Only half of Australian GPs are keeping notes of their diagnostic assessment and ongoing management of children who present with acute gastroenteritis, researchers say.
A medical records review, and the latest CareTrack Kids study, found that children presenting with acute gastroenteritis were about 30% more likely to be managed according to clinical practice guidelines in a hospital setting compared with general practice.
The Macquarie University-led research team evaluated the documented care of almost 700 children with acute gastroenteritis across general practice, emergency departments and hospital inpatient services from 2013-14.
The medical records were compared against 35 clinical indicators of acute gastroenteritis selected by a panel of Australian GPs, paediatricians and paediatric nurses.
Adherence to the clinical practice guidelines were also separated into the “diagnosis”, “treatment” and “ongoing management” phases.
And while clinicians, and particularly GPs ,were adhering to clinical practice guidelines for treatment, there was still improvements to be made for documenting the diagnosis and ongoing management of children with acute gastroenteritis, the study found.
“Adherence in the diagnosis phase of care varied by healthcare setting, being lower in the GP setting (38.5%) than in the ED (85.7%) and hospital inpatient setting (87.1%),” the study authors said.
When patients presented to their GP for diagnosis, the patient’s observations, including temperature, heart rate, blood pressure and duration of illness, were only recorded 17% of the time, weight 21% and urine output in 14% of cases.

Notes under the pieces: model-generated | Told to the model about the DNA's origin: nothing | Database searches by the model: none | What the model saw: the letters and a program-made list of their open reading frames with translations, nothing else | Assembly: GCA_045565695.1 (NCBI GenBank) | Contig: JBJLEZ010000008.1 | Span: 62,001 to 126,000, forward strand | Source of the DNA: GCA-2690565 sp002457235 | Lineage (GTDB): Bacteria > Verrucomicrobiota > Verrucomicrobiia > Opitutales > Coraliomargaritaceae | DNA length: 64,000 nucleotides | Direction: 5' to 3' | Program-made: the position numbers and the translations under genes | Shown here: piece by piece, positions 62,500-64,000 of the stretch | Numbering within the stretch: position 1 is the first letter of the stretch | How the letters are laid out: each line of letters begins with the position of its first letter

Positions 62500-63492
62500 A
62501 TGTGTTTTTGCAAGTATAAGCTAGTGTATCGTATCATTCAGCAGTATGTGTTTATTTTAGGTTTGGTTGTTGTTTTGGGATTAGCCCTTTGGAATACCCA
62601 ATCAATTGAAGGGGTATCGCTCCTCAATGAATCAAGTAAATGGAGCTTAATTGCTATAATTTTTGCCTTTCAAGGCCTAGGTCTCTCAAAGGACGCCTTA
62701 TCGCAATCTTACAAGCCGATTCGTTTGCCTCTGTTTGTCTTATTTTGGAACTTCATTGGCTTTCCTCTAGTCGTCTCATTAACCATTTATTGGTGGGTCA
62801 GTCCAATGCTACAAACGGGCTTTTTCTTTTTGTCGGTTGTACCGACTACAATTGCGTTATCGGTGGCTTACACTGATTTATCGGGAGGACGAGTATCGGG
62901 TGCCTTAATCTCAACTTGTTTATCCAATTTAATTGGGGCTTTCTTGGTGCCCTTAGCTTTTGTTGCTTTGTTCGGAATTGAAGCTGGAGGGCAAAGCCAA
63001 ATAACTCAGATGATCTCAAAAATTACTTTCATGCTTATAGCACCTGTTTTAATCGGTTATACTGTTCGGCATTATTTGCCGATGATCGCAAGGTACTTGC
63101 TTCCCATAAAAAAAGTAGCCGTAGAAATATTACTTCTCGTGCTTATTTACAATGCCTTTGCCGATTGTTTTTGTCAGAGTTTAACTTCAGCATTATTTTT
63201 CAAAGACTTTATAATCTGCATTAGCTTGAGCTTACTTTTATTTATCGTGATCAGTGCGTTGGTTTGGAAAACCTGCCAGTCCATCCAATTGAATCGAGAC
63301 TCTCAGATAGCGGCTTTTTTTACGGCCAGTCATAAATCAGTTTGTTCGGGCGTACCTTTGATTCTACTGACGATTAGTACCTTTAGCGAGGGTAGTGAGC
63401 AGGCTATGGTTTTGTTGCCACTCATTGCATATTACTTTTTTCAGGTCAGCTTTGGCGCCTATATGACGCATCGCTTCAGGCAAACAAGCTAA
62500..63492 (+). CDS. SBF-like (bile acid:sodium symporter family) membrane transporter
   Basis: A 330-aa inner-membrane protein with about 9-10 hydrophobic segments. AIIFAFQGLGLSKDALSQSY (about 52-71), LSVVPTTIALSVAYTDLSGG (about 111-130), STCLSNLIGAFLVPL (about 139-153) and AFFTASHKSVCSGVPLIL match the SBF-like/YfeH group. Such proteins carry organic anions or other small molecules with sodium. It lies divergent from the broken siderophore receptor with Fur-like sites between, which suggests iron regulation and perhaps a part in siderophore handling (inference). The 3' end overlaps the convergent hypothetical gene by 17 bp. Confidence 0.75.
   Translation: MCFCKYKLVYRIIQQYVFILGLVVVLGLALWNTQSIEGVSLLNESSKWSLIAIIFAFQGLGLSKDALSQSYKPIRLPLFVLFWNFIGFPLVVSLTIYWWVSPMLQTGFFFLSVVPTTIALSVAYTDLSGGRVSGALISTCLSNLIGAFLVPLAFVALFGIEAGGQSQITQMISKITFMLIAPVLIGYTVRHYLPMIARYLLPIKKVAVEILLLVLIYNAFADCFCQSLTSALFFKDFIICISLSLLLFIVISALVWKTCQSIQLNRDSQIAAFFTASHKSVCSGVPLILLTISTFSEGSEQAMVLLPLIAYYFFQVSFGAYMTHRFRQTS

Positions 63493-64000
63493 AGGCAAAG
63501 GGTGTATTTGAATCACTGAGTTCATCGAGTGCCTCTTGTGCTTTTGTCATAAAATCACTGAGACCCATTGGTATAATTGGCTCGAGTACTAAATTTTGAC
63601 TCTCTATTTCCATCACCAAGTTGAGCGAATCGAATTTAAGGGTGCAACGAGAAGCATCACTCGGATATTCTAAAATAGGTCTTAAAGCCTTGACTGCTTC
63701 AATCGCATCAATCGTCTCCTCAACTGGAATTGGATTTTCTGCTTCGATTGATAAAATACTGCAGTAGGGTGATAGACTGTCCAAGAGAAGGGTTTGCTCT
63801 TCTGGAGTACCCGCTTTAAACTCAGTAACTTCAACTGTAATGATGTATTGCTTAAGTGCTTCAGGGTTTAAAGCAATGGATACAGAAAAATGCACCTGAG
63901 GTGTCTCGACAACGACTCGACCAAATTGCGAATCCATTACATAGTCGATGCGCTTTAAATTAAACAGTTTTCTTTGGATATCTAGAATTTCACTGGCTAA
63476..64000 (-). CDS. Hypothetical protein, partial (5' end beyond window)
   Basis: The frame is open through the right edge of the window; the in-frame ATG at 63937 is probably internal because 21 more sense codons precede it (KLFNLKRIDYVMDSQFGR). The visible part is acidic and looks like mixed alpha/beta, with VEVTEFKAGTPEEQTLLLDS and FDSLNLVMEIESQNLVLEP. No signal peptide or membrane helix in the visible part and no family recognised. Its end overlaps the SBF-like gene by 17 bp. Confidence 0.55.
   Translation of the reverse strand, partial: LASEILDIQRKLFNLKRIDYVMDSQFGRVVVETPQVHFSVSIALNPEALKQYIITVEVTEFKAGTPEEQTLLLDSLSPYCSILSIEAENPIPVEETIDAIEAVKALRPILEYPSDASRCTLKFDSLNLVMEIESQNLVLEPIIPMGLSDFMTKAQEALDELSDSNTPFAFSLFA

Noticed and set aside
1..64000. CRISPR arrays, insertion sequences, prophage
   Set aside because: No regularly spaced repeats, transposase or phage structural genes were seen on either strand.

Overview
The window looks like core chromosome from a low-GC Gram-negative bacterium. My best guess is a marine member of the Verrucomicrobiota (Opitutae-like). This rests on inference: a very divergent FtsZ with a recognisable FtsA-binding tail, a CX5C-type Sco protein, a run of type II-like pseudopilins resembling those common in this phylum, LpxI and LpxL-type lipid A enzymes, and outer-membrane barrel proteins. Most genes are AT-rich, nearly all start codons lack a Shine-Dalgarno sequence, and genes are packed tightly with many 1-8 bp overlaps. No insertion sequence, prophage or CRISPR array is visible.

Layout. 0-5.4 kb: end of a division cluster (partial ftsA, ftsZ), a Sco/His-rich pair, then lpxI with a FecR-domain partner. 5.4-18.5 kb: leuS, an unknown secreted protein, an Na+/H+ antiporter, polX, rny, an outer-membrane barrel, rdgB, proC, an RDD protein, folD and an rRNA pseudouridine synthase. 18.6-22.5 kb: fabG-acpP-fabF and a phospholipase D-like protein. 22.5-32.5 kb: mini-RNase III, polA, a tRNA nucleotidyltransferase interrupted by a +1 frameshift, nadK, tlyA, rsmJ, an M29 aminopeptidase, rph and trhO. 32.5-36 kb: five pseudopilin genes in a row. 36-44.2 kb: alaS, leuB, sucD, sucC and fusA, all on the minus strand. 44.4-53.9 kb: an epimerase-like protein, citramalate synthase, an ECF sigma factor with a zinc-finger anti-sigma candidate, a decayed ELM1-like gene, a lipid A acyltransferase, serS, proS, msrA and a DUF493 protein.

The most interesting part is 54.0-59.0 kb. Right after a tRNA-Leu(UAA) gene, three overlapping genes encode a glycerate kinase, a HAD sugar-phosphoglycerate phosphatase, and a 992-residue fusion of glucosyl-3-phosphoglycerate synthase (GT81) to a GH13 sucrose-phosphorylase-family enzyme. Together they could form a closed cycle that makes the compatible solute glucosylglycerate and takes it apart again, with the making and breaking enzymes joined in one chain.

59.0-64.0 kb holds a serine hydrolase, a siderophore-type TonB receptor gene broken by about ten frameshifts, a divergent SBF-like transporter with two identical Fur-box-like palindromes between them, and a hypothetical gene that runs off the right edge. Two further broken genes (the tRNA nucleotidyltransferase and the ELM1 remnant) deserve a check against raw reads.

Dr Neroli Sunderland (PhD), co-author and research fellow at Australian Institute of Health Innovation, Macquarie University, said this information could be useful if a child’s condition was to further deteriorate.
“The problem with not having it recorded is that we don’t know whether it was assessed, and it was normal, or it wasn’t assessed in the first place,” she said.
But Dr Sunderland conceded that most cases of gastroenteritis presenting to GPs were likely to be mild and excluding some recommended observations, such as blood pressure, might be clinically justifiable.
“We also know that in medical records, there are certain things that are more likely to be documented, such as medications and any tests ordered, and we know that things like advice that’s given to patients is less likely to be documented,” she said.
The study authors acknowledged they were unable to determine whether assessment, re-assessment, treatment and advice was being provided according to clinical guidelines but was failing to be well documented.
“We’re not suggesting that GPs are doing anything wrong, we are just saying there are areas for improvement in keeping record,” Dr Sunderland said.
“We would need to do more direct observation studies and interviews to work out what’s actually happening in practice.”
In contrast, the audit of the treatment of acute gastroenteritis was found to follow best practice guidelines over 95% of the time.
This included doctors advising families against the unnecessary use of antibiotics when there was no sign of infection and deciding against unnecessary treatment or tests for the condition.